A simple numerical score makes it easier for the bank’s computer to decide whether to loan you money.  After all, it takes time, experience and knowledge to comb through your credit report and decide whether you’re worthy of a loan, but a trained monkey can read a number and shuffle your application off to the proper stack.

With the most popular score – known as a FICO score – your number will be between 300 and a perfect 850. The higher your score, the better the deal you’re likely to get on loans. Your credit score can also be used in seemingly unrelated things, like employment:  some companies apparently believe employees with higher scores are more desirable – although this may be changing. And even your insurance rates can be influenced by your credit score: some insurers believe people who wreck their credit are more likely to wreck their cars.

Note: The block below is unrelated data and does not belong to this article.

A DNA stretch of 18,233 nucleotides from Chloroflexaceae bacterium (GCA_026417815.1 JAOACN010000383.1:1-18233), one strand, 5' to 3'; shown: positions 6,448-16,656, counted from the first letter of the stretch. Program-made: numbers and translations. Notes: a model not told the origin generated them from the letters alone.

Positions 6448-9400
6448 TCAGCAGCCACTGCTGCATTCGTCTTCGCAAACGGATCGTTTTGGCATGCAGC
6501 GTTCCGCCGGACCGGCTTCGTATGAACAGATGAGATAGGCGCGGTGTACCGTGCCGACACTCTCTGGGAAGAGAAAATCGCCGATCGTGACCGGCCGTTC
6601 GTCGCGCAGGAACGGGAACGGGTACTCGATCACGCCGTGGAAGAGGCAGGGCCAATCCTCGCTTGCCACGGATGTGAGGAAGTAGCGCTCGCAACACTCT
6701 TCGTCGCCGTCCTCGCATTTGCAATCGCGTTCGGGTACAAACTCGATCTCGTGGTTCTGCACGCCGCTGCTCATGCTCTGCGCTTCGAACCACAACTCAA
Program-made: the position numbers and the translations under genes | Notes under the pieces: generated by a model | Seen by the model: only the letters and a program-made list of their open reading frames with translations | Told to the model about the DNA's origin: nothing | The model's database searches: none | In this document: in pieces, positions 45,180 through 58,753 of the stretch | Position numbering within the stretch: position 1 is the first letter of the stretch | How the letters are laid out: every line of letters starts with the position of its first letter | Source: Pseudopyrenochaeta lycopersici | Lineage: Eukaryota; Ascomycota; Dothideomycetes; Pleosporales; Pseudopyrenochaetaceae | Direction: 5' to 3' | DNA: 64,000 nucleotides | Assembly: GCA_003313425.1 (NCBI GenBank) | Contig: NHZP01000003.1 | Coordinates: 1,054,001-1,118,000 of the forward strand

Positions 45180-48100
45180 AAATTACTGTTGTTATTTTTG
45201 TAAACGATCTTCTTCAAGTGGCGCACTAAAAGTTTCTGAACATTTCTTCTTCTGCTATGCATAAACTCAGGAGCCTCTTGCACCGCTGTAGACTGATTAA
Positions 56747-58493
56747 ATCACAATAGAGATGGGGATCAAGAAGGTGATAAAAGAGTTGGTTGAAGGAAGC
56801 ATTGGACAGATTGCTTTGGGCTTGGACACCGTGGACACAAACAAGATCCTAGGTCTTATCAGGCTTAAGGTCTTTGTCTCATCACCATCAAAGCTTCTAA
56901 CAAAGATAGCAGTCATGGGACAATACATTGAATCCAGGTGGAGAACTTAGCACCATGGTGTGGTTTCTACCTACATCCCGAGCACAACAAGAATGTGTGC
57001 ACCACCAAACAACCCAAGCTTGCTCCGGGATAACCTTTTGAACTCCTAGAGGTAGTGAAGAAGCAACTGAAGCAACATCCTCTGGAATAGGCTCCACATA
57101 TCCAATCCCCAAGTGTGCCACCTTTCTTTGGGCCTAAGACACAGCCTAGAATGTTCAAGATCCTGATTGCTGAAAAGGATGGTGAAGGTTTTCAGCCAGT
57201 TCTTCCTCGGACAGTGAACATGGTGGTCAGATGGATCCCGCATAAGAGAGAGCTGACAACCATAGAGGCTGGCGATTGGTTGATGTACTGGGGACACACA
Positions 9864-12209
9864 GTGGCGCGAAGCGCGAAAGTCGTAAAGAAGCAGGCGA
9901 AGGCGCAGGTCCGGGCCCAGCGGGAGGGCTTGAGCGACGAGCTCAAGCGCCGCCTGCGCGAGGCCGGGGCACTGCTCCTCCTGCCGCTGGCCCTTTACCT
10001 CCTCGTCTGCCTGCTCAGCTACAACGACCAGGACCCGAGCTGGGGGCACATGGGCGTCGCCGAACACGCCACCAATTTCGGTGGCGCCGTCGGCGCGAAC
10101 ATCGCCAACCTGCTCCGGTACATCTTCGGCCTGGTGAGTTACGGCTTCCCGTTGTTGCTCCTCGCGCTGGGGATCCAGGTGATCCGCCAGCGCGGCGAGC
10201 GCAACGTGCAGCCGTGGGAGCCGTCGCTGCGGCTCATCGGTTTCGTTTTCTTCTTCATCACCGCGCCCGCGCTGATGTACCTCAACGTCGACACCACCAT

Why can’t I see it for free?

Perhaps you’re wondering, as Susan is, how some company you’re never heard of can take your personal credit information, use a secret formula to boil it down into one number, use that number to influence your life in truly radical ways, then refuse to give you a glimpse at it unless you’re willing to pay.

I’ve been wondering that for years – so have lots of other consumer advocates.

Here’s a cut-and-paste from the last time I answered a similar question nearly a year ago: